A liberal dose of liquor

With all the stressors that have come to define the holiday season, what better time to have your drink and eat it too?

Sure, a cake spiked with spirits is festive. But experienced home cooks say a dish doused liberally with hard liquor – think daiquiri guacamole, salmon dip whisked with gin and chicken wings marinated in dark rum – can also be a tasty antidote to clearance-crazed crowds, awkward family get-togethers and nasty weather. It's oh-so-much easier to endure a mother-in-law's annual gripes with a dollop of tequila salsa on one's hors d'oeuvres plate.

Not that drunken food should be considered a secret nip: The alcohol is often front and center in the latest recipes calling for ingredients measured in jiggers and fifths. As the lines between food and drink have become increasingly blurred over recent years, with a new crop of mixologists populating their tumblers with farm-fresh fruit and organic vegetables, chefs have made room in their pantries for spirits. Rather than let the alcohol just "burn off," they've devised ways to feature liquor's distinctive flavors in their concoctions.

"You should be able to feel it, for sure," says Jodi Rhoden, owner of Short Street Cakes. "You want to get a little warmed by spirits at Christmastime."

While the current cocktail fashion has probably helped raise the stature of spirited food, cakes liberally doused with booze have a long history. Rhoden, who invented a bourbon-soaked Mardi Gras Queen cake to celebrate the opening of her retail space in West Asheville, likes baking with liquor partly because it harkens back to a time when wedding cakes were saturated with alcohol.

"People used liquors to preserve cakes," she explains. "The tradition of eating wedding cake a year later was because the wedding cake used to be a fruitcake."

Unlike the tasteless rocks that emerge from most newlyweds' freezers on their first anniversaries, fruitcakes protected by liquor probably improved with age.

Alcohol is well-suited to dense cakes, such as pound cakes and sponge cakes. Perhaps the most notable example of the latter is the Lane cake, the frosted Alabama specialty made with – according to the original recipe – "one wine-glass of good whiskey and brandy."

Rhoden admits many bakers forgo the good stuff when making cakes. "My mom always taught me to use the cheap stuff," she laughs.

While there's nothing wrong with baking with cheap liquor – "You're not going to have a bad hangover from fruitcake made with Old Crow," Rhoden says, well-made spirits add a special celebratory touch. That's why Rhoden broke out the Maker's Mark for her first Mardi Gras Queen cake. A great fan of bourbon, Rhoden's kept the cake on the menu at her shop, which also offers non-alcoholic mulled cider for teetotaling holiday celebrants.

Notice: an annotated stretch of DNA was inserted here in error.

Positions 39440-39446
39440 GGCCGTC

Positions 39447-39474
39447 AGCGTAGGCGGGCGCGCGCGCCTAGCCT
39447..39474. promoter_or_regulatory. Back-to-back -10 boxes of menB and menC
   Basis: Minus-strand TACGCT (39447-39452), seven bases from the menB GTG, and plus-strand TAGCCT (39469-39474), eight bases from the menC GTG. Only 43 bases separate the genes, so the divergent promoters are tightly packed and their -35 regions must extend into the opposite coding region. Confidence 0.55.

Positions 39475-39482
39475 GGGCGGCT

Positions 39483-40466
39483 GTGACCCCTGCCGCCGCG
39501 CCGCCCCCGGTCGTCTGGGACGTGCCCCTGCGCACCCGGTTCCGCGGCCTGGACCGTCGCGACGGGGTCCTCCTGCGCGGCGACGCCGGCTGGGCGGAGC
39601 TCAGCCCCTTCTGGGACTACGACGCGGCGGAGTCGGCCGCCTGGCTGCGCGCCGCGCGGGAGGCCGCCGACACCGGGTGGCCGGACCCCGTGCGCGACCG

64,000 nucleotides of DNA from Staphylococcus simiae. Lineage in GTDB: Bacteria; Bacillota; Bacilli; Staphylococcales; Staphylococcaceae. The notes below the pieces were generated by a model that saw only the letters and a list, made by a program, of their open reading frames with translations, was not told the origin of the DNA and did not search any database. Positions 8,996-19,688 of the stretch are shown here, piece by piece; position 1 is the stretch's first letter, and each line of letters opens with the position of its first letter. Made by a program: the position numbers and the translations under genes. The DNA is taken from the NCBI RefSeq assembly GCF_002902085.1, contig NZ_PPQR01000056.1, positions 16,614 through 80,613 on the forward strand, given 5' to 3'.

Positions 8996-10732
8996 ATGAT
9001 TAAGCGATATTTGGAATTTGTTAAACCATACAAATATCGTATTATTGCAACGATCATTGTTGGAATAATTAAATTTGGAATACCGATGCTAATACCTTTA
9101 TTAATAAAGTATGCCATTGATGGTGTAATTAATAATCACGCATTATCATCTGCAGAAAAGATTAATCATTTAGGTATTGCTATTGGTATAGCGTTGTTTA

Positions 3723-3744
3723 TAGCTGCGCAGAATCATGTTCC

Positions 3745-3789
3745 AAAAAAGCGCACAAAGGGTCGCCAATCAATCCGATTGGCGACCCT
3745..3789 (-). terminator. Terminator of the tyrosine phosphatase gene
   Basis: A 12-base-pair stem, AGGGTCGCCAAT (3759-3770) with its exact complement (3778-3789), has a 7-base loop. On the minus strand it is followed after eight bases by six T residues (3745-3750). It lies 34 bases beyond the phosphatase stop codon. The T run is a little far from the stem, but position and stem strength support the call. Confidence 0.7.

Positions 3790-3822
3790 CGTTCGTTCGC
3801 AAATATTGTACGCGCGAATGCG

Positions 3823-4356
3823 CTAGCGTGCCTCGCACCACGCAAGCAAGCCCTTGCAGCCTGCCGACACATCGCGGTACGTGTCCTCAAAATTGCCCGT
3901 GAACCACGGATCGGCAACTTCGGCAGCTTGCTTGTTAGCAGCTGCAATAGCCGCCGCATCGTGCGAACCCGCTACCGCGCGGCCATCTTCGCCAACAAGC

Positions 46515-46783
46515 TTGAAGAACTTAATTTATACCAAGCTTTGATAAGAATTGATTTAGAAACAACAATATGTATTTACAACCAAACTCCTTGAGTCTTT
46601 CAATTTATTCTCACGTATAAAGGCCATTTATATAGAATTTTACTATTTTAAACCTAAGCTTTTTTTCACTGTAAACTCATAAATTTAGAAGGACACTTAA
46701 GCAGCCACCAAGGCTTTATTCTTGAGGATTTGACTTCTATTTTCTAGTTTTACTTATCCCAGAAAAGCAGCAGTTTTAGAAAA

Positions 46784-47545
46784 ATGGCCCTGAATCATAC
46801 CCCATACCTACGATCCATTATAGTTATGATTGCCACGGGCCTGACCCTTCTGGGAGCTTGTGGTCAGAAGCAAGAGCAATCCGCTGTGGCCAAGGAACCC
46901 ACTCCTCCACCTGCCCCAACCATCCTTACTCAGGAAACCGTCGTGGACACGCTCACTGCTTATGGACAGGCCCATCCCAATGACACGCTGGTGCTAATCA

Pure corn whiskey's the operative spirit in Tomato Jam Café's newest product: Drunken apple butter. The butter's made with apples that have macerated in corn whiskey for two weeks.

"We cook them down with red hot cinnamon candies and brown sugar," says the café's co-owner Rebecca Daun-Widner. "It smells good, and I think we're getting a little high when we're cooking."

Daun-Widner says the alcohol also adds a "rich dimension of flavor."

According to Daun-Widner, the flavor's unmistakable – and so's the smell.

"People have been walking in all day and saying, 'What am I smelling?,'" says Daum-Widner, whose new corn-whiskey operation is 100 percent legit. "It's been fun."

Daum-Widner and her partner Charlie like to pair the butter with biscuits and pork loin.

"It's very different than working with brandy," Daum-Widner says. "You definitely taste the alcohol."

And, at holiday time, most folks will drink to that.

Subhead: Tomato Jam Cafe's Easy Braised Pork Chops with Drunken Red Hot Apple Butter

Ingredients
* 4 thick-cut pork chops
* 1 pint Drunken Red Hot Apple Butter
* 2 tablespoons vegetable oil
* 1 large onion, sliced lengthwise into half-moons
* 3 cups chicken broth or unsweetened apple cider
* Salt & pepper to taste

Directions
1. Season pork chops with salt & pepper to taste. In a large skillet, heat oil over medium high heat. Add chops and brown in oil for about 4 to 6 minutes each side. Remove from skillet and set aside.
2. In the same skillet, saute the onion until caramelized. Add Drunken Red Hot Apple Butter and heat through, stirring, until liquid is bubbling. Add liquid to thin sauce. Return chops to skillet, reduce heat to very low and let simmer until meat is very tender and sauce thickens (about 1 1/2 to 2 hours), adding liquid as needed. Adjust salt and pepper to taste before service.

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